I had two miscarriages with my ex prior to my pregnancy with my eldest. I spent a lot of the pregnancy trying to do things I hadn’t done in the previous two. I somehow got it into my head that I’d done something “wrong” that caused the miscarriages. Logically, I was aware that one out of every three pregnancies just doesn’t work out, but I still felt that there was some component of “luck” or something else I couldn’t quite put my finger on…
With the first miscarriage in October of 2003, I barely even knew I was pregnant. We hadn’t told anyone when I started bleeding at six weeks. I was upset by it – and even more so by the fact that a woman in my office who wasn’t married or in a relationship got pregnant the exact same week. A woman who had continually made my work life difficult, and who, at the time, as harsh as it sounds, I felt didn’t deserve a baby. My jealousy over her pregnancy colored are already difficult relationship.
It was very difficult for me – and it seemed as though there were pregnant women everywhere. Everyone was in bloom but me. Although I didn’t acknowledge it at the time, my relationship with my ex was already on the downward slide. His mental health issues were becoming more prevalent – and his demands were getting more frequent. I think the miscarriage troubled him as well – although we never really discussed it. I took a break from our marriage and lived with my mother for a short time. I can’t really explain why – but I did go back.
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Around nine months after the miscarriage, I got pregnant again in April of 2004. This time, I was certain that everything was going to be different. I started little rituals – trying to convince myself that it was different this time because I did one thing or the other differently. As we hadn’t told anyone last time, we announced early this time. I started eating very healthily. Sadly, this child was not meant to be either – and at ten weeks, I miscarried again. My ex completely disengaged almost from the point that I found out that I was pregnant. He refused to take me to the hospital when I started bleeding. He provided absolutely no support when I returned – treating me sullenly like it was my fault. I had placed the blame squarely on my own shoulders as well. There must have been something I’d done wrong to cause it.
Yet again, a woman in my life fell pregnant at exactly the same time. And this time, it was someone even closer – I watched as my sister-in-law (my husband’s sister). To make things even more difficult, I had made arrangements for my sister-in-law to be hired into the company I was working at just before I became pregnant. Just after I miscarried, we were up for the same position and although I believed that she hadn’t been chosen for an interview, my employer interviewed her at another location, and ultimately she was given the job. I wouldn’t have had a problem with it if either my employer or my sister-in-law had been up front with me – but that in combination with the miscarriage caused a real rift in my husband’s family. And then suddenly, she wasn’t pregnant either. I never got the full story – no one ever admitted to a miscarriage – and truthfully now I’m not certain if she actually was pregnant or if she was just jealous that her family was giving me attention (yes, she was/is that screwed up).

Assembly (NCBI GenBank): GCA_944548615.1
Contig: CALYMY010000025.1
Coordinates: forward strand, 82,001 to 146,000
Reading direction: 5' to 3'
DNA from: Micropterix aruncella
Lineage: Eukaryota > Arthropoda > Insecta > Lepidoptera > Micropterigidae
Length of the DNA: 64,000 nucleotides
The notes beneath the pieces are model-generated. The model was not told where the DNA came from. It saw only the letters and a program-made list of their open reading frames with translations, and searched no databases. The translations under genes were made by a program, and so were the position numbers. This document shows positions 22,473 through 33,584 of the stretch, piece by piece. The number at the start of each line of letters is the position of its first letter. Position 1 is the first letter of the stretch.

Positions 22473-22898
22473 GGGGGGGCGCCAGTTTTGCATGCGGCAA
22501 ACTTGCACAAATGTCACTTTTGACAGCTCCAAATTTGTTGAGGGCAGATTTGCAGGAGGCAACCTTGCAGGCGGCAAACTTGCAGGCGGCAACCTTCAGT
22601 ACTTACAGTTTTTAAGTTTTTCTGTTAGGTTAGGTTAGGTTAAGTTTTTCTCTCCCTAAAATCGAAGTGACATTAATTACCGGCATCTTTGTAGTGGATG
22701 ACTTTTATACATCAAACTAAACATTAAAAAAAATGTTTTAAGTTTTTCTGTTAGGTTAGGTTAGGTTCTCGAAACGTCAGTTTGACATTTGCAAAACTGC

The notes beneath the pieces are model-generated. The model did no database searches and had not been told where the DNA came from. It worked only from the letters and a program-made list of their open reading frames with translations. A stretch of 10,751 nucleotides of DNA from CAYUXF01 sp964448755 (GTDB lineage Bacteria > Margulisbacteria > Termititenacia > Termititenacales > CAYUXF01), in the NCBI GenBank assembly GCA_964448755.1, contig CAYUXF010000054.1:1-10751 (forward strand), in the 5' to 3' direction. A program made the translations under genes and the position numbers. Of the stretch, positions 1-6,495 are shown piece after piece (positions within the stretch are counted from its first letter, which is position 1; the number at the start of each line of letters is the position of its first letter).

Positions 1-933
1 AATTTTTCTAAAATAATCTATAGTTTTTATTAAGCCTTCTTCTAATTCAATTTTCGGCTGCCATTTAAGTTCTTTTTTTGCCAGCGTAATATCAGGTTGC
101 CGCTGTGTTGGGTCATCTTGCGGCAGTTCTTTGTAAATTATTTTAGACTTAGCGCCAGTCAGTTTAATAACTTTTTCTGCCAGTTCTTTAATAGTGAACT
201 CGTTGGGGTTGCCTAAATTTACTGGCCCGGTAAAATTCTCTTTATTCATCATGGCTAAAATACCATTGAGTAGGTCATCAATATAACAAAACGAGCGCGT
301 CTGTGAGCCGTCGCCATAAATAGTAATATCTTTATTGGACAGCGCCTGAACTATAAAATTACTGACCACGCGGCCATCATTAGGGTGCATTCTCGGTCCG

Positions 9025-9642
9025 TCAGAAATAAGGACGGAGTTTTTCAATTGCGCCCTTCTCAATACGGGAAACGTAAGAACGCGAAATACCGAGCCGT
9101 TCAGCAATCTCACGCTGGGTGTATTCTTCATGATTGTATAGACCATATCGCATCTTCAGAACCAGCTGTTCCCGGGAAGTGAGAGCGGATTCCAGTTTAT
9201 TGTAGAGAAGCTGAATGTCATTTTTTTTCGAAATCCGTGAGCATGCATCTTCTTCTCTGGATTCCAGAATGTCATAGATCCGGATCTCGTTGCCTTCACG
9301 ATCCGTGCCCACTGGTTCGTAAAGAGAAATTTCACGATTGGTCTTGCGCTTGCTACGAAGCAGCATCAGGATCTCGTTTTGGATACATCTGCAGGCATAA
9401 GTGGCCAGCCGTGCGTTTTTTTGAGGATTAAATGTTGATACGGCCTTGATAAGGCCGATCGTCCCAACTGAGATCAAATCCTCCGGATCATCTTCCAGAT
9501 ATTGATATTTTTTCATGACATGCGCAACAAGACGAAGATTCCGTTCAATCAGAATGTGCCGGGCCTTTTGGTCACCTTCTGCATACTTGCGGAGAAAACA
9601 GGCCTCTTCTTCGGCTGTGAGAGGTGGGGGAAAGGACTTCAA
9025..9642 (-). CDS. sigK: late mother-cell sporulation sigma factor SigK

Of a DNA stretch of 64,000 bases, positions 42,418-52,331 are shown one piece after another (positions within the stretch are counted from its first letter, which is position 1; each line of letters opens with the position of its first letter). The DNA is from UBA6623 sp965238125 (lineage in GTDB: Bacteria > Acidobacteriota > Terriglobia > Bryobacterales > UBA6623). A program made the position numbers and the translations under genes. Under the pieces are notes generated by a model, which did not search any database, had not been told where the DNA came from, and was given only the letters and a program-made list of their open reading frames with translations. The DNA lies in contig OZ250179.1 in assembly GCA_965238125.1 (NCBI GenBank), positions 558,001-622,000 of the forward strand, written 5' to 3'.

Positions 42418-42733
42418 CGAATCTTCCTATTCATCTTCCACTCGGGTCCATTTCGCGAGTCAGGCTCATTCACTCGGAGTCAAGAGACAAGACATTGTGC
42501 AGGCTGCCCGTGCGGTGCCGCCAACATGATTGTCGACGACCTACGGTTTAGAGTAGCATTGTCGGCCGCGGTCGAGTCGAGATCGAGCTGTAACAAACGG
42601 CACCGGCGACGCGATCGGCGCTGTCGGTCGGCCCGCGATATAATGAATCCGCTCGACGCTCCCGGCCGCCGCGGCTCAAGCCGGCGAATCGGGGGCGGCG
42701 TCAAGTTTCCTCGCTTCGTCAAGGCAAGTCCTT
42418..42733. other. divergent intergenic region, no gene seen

When I got pregnant with my son I remember just being scared. Every day. This time I didn’t tell anyone I was pregnant (although my mother guessed…I guess moms always know). I was working about an hour and a half travel away in a fairly fast-paced, high volume shop. It meant early mornings and late evenings – and I just threw myself into it to avoid thinking about the pregnancy. I wasn’t taking care of myself, I wasn’t eating well. I was doing everything I could to avoid thinking about what I thought was the inevitable result.
At ten weeks pregnant at an early morning work meeting, I leaned over to my co-worker next to me at the conference table, and promptly passed out. There are few times I’ve ever been that frightened. I was mad at myself. I knew that I’d been abusing myself – avoiding getting attached to the child inside me as I was convinced he wasn’t to be. When I came to a few moments later, they’d already called the ambulance. My mother joined me in the hospital – my ex couldn’t be bothered to come. They did an ultrasound. And there he was. Little Puck. I could see his outline on the screen. I couldn’t see the heartbeat – but the technician and my mother insisted it was there – and it was strong. From that day forward, I became more and more confident. I started treating myself better. I cut back on the extra hours – and started getting more sleep. I ate and ate and ate. I gained sixty pounds that pregnancy. And ten days after my due date after a very difficult labor and emergency c-section, I had a very chubby 9.7 lb baby boy.
It was a long and difficult journey. And, truth be told, my marriage was in very bad shape at that point. But every moment – even all the heartbreak – was worth it – just to hold this perfectly lovely little boy in my arms.
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